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Post flood Action plan

by Juliet Allan on November 23rd, 2012

Having a disaster recovery plan may seem extreme but if you live in a flood risk area you shoud be prepared for the worst case scenario. You can minimise damage by following these simple steps:

Rugs and Carpets

Never fold a rug or carpet – always roll
  • Promptly remove from affected area.
  • If impractical to move, keep unfolded.
  • Keep as flat as possible, preferably on a dry hard surface in sunlight. Alternatively, hang over a wall to let the piece air.
  • Avoid rubbing the item as this can spread any colour run.


The key is to control the drying process, and hence increase the prospect of a successful restoration.
  • Promptly remove from area; if impracticable, raise up on blocks or bricks.
  • If the item is very wet, remove any drawers (and clear out contents) to lighten the load as joints can distort and fail when saturated.
  • Be gentle, dirt is an abrasive.
  • If the piece is veneered, try to keep the veneer in place by using weights or clamps. Make certain to separate the weight or clamp from the piece with a protective layer of waxed paper.
  • Note the weakening support elements such as legs. If necessary, use string or other material to reinforce support. Also be alert to veneer and other attached pieces that may come loose and fall to the ground. Place them on a sheet of clean paper near the object from which they have fallen and label the sheet. Do NOT put them in a plastic bag or drawer.
  • Remove cushions and any other lift-out pieces.
  • If you are going to leave it in place, wrap the upholstered surface in sheets or towels. As they become wet during the drying process, remove and replace them with dry ones. Continue to blot any exposed wood elements.

Ceramics and Glass

Different ceramic bodies and body types, e.g. earthenware, porcelain, bisque, glazed, etc., require different drying techniques – if you have a large or valuable collection seek further advice from a conservator.
  • When recovering ceramic and glass objects, watch for pieces that have become broken or detached. When found, place them in a clean, transparent polythene bag until treatment.
  • Carefully mark the bag so that the part can be reunited with the main object. Monitor the parts bags for any mould.


As with ceramics, a specialist restorer should be consulted early in the recovery process for extremely valuable metal objects, e.g. sculpture.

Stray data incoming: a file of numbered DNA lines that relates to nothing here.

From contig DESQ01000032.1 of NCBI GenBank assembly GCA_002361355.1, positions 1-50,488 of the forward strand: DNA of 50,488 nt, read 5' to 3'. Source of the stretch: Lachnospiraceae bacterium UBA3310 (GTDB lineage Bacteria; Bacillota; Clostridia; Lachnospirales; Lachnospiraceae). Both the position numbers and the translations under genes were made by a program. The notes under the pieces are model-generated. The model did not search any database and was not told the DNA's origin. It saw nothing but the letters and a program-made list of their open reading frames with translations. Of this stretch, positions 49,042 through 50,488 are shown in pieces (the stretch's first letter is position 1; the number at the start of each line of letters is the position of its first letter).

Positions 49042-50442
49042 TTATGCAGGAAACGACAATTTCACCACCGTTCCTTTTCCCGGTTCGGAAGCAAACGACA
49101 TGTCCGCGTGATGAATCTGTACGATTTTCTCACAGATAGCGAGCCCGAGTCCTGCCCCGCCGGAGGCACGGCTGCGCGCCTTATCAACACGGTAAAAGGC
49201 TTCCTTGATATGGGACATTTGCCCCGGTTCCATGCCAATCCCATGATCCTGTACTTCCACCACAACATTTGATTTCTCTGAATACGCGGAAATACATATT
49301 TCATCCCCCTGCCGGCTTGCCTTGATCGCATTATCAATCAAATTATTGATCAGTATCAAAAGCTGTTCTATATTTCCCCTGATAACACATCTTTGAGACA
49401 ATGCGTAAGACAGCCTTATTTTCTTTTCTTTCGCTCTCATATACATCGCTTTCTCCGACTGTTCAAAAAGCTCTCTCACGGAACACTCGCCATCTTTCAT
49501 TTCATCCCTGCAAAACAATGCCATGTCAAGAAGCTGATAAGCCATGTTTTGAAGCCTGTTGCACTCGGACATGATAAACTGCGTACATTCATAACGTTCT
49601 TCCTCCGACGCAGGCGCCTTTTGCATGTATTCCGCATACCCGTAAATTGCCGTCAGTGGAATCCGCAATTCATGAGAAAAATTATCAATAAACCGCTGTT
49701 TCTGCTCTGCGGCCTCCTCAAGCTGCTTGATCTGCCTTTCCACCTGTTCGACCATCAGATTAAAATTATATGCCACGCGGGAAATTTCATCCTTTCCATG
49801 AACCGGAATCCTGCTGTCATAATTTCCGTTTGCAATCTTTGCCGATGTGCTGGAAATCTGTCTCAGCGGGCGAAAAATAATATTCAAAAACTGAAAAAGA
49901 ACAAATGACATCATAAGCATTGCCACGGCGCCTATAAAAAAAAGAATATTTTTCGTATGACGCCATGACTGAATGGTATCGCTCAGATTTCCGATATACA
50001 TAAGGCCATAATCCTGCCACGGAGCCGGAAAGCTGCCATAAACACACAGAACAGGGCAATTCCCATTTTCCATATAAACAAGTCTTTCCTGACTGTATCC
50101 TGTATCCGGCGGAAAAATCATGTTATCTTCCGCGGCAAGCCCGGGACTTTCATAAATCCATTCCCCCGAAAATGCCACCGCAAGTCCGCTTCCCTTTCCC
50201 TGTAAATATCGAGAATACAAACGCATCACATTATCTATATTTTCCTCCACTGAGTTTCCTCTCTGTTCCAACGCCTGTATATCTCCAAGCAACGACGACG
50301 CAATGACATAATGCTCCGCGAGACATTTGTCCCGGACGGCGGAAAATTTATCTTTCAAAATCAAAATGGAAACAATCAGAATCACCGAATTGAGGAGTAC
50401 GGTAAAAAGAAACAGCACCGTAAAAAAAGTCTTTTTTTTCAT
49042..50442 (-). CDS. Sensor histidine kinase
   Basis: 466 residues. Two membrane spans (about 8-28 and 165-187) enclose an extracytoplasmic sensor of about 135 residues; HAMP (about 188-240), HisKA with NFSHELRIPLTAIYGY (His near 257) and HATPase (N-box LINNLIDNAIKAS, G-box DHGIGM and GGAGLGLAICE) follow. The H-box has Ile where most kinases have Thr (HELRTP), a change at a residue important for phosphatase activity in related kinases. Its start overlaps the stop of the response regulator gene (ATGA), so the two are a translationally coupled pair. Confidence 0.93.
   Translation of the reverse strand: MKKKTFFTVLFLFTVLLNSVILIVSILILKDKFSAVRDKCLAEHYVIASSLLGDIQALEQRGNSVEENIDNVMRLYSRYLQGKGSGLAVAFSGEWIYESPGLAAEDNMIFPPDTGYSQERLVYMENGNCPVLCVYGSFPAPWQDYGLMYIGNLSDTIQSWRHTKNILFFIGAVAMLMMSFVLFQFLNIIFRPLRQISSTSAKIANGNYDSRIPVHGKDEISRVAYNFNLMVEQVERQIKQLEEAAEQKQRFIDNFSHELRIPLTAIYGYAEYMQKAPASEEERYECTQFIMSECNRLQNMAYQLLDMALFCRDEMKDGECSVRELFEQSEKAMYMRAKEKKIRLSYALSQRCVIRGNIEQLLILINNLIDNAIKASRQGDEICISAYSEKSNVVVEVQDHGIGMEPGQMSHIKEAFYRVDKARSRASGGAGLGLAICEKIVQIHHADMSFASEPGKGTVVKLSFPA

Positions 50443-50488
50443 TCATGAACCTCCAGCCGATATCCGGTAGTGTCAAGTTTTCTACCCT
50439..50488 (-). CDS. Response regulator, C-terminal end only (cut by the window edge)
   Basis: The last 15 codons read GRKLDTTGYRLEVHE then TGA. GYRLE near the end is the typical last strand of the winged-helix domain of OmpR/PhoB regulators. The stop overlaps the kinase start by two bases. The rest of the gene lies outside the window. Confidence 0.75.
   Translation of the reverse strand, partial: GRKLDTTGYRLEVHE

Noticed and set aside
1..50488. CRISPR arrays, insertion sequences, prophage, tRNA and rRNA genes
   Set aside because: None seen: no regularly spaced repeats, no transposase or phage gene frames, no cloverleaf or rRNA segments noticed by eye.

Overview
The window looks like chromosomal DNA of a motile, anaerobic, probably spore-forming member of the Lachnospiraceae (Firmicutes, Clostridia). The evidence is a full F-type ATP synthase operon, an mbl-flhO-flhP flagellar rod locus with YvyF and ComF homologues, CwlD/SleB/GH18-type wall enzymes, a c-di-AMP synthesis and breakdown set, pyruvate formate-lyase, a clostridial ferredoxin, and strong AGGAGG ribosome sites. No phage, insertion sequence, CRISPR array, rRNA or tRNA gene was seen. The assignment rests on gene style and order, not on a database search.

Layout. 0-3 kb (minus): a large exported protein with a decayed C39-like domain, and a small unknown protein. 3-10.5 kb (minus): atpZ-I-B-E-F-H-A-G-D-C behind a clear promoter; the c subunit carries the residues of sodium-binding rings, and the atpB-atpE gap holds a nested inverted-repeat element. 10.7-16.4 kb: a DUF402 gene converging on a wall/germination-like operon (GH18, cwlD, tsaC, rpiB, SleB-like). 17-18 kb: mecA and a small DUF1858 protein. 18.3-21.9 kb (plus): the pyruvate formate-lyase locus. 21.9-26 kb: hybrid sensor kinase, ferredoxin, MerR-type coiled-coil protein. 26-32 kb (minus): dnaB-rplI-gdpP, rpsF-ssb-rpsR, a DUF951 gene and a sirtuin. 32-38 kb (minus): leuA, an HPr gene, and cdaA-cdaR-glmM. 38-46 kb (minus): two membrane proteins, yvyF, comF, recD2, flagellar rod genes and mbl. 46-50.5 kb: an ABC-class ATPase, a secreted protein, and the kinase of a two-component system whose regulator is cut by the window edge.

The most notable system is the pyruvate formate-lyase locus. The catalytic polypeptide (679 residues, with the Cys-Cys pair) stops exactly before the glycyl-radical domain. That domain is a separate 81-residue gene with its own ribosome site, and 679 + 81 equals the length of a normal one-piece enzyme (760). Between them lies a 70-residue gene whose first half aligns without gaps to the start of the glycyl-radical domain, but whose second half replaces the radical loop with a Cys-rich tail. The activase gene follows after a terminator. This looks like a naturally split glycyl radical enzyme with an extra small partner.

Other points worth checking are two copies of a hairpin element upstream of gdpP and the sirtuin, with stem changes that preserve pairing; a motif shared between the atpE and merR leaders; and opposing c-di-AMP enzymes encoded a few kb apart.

• You should wear gloves when handling metal objects. Rinse or sponge and then blot dry.
  • Allow to air dry slowly. If dealing with a large metal object, it may be wiser to allow heavy mud deposits to dry first. Caked mud can be removed later.
  • If a metal object has a rough surface or applied finish, do not blot. Air dry on a plastic screen or clean towel and keep flaking surfaces horizontal.

Pictures, Photographs and Prints

Time is the enemy and prolonged immersion is to be avoided.
  • Do NOT disturb frames, they serve to protect artworks.
  • Do NOT flex or bend item and always try and keep flat.

Silver and Jewellery

Carefully dry and move to a dry environment. Seek professional help as early as possible.


Valuable antiquarian books will require considerable care. If a specialist restorer is not available, placing the book in polythene and storing in a domestic freezer is an option when freeze drying equipment is not available.

Antique and Fragile Textiles

Wet textiles are extremely heavy. You’ll need to provide adequate physical support when moving them. Carefully place them on a large piece of canvas or plastic (non-rusting) screen/tray.
  • Avoid the temptation to unfold wet fabric, especially if it is delicate. Never stack wet textiles on top of each other.
  • Carefully press on the textile to try to remove some of the water. Next blot the textile with dry towels or cotton sheets in order to transfer the water from the soaked textile to the dry material. Remove and replace the dry material as it becomes wet.
  • Do NOT roll up the textile in the dry material and squeeze
  • Support shaped objects, e.g. baskets or purses, with towels or uncoated paper padding. When the padding becomes water saturated, remove and replace. Block and shape damp textiles when possible.
  • If the textile preservation process cannot be completed in 48 hours, wrap each textile individually in freezer or waxed paper. This prevents dye transfer, pack flat and freeze.

Content provided by Cunningham Lindsey.

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